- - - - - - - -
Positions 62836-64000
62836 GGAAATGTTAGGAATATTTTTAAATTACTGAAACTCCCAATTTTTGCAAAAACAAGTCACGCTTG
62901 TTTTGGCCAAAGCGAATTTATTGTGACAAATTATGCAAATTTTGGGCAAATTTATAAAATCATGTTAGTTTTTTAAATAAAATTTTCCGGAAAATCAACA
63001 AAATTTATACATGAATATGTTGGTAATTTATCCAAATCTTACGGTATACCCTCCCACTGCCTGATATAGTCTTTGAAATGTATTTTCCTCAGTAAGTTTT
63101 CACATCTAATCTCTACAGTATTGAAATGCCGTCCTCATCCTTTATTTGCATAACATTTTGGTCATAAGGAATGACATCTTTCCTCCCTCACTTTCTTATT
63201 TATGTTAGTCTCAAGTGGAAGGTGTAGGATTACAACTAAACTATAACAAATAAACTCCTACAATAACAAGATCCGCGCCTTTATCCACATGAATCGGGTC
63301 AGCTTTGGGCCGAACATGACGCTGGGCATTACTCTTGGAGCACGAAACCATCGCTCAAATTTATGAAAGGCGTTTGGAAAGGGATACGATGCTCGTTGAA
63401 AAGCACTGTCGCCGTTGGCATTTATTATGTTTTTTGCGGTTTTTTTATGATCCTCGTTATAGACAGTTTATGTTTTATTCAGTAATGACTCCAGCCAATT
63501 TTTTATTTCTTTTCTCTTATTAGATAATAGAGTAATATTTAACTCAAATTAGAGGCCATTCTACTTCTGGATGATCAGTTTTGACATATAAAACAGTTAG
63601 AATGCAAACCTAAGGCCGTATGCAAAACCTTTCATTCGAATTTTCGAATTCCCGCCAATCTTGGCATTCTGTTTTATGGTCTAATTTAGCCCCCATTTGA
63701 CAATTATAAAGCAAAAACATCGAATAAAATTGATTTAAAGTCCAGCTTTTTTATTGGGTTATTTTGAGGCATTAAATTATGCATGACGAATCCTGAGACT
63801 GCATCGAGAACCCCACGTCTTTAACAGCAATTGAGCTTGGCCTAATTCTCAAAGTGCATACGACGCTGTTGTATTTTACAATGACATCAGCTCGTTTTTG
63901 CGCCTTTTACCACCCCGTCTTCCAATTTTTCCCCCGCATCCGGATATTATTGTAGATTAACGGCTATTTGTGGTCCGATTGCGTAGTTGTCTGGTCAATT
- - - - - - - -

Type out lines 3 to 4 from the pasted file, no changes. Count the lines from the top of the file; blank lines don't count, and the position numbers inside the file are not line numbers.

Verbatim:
62901 TTTTGGCCAAAGCGAATTTATTGTGACAAATTATGCAAATTTTGGGCAAATTTATAAAATCATGTTAGTTTTTTAAATAAAATTTTCCGGAAAATCAACA
63001 AAATTTATACATGAATATGTTGGTAATTTATCCAAATCTTACGGTATACCCTCCCACTGCCTGATATAGTCTTTGAAATGTATTTTCCTCAGTAAGTTTT